The Lasting Legacy of Fred Rogers
Steve Adubato goes on-location to The Turrell Fund Day for Children in Shelburne, Vermont to talk to Dr. Junlei Li, Saul Zaentz Senior Lecturer in Early Childhood Education at Harvard Graduate School of Education and Senior Fellow at Fred Rogers Center for Early Learning and Children’s Media. Steve and Dr. Li discuss the lasting legacy of Fred Rogers, the impact of simple, everyday acts of love and the state of children’s television and media today.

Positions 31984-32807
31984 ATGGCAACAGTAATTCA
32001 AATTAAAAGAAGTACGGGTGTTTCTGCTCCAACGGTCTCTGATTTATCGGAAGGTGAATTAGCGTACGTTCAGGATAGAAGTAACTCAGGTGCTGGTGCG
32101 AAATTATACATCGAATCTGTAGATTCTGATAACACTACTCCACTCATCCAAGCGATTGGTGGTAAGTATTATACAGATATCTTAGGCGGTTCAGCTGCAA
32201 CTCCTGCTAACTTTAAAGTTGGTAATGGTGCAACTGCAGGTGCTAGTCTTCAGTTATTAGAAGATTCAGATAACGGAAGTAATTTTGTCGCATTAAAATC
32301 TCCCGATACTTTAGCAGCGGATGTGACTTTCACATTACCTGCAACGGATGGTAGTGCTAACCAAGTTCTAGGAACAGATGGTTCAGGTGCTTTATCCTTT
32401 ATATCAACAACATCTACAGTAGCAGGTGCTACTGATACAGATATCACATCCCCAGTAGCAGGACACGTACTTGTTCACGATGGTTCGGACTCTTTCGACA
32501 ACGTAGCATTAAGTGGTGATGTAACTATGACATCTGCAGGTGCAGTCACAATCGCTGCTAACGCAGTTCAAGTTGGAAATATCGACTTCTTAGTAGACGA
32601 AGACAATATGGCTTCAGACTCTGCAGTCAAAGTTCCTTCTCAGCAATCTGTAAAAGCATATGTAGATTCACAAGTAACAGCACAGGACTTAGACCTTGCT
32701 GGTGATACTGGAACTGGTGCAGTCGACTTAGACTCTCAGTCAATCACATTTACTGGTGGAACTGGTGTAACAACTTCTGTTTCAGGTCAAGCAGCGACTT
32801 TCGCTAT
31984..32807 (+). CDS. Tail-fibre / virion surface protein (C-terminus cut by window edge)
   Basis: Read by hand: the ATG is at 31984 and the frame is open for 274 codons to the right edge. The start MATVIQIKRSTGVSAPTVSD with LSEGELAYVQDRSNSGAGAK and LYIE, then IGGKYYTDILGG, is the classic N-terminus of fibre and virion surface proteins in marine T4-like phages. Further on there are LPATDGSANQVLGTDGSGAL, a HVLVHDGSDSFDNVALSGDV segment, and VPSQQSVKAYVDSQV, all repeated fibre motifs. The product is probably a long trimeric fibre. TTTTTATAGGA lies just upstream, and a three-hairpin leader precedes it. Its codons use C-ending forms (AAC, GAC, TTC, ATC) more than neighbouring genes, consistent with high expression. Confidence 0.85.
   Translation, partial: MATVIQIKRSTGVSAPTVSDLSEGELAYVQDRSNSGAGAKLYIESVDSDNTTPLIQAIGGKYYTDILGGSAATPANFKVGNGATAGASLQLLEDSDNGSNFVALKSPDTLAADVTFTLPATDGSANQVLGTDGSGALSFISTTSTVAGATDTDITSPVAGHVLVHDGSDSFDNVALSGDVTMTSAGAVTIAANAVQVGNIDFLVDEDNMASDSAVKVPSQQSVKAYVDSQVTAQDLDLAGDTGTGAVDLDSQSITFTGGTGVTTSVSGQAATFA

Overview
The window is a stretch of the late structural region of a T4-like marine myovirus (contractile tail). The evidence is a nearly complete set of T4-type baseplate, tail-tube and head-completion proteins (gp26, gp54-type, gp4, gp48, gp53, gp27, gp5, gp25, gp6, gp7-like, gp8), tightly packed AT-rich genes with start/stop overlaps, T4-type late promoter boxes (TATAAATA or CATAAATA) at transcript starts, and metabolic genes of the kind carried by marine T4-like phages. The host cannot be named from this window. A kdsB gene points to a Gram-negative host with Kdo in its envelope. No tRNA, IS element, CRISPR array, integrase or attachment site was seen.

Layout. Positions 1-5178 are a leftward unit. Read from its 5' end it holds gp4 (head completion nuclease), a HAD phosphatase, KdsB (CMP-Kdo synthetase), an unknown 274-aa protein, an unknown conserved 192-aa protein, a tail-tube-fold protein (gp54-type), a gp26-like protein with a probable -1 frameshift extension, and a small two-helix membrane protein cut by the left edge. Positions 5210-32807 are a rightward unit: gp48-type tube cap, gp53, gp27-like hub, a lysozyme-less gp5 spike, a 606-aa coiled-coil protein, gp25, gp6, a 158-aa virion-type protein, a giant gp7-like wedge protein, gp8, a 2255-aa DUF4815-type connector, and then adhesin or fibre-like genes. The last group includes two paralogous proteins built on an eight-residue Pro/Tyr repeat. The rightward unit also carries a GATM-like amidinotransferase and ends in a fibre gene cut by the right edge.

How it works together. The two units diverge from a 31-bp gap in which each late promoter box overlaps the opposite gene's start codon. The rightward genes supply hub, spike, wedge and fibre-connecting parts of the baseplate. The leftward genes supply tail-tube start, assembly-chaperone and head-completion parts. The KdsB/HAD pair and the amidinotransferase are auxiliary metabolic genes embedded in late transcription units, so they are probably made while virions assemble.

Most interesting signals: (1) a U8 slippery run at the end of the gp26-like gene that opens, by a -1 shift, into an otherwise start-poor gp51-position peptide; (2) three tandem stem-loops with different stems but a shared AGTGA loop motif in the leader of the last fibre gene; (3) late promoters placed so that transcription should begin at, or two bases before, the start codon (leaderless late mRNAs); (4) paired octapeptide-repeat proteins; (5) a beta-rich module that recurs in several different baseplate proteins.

"Hi, I'm Steve Adubato. No, we are not in a studio in New Jersey or in New York. We're all the way up here in Vermont. This is Shelburne, Vermont. We're actually at this historic, iconic, beautiful location. This is Shelburne Farms in Shelburne, Vermont. We are here for a series of very important interviews. Interviews about child care. Interviews about early childhood development. This is an event sponsored by the Turrell Fund. The Turrell Fund Day for Children. The theme is the importance of love in early childhood. That importance of love, that message of love about children, for children, comes from Fred Rogers. Fred Rogers on PBS debuted in 1968. 51 years later, those of us in public broadcasting, still trying to talk about issues that matter to children. That's what Right From the Start NJ is all about. So you're about to see a series of interviews from a whole range of interviews we've conducted up here in Vermont. Why Vermont? They're seen as a national model in terms of early childhood education, child care, advocacy for our children. So we're up here in Shelburne, Vermont. This is Right From the Start NJ. And this is programming you can't afford to miss. Doctor Junlei Li, who is a senior lecturer in early childhood education at Harvard Graduate School of Education, also a Senior Fellow at Fred Rogers Center for Early Learning and Children's Media. Good to see you doctor. Good to see you Steve. The main message in your keynote today, it was so powerful. And it really comes from Fred Rogers. A lot of the themes about Doctor Fred... excuse me, Fred Rogers and his work on PBS, starting in 1968. Love and early childhood. Make the connection Doctor. I think Fred would often say that none of us grow to be who we are, and grow to a place where we can serve other people without having been loved and accepted for who we are when we were young. And along the way as well. And I think Fred tried to be that. One of those people through the television screen. But he really believed so strongly that it is important to surround children with people who can love and support them and encourage them and listen to them over time. And I think love... love not just as a feeling, but as in very concrete actions. For example? Well I'll give you an example So we... part of our work takes place in orphanages. You know, orphanages are..."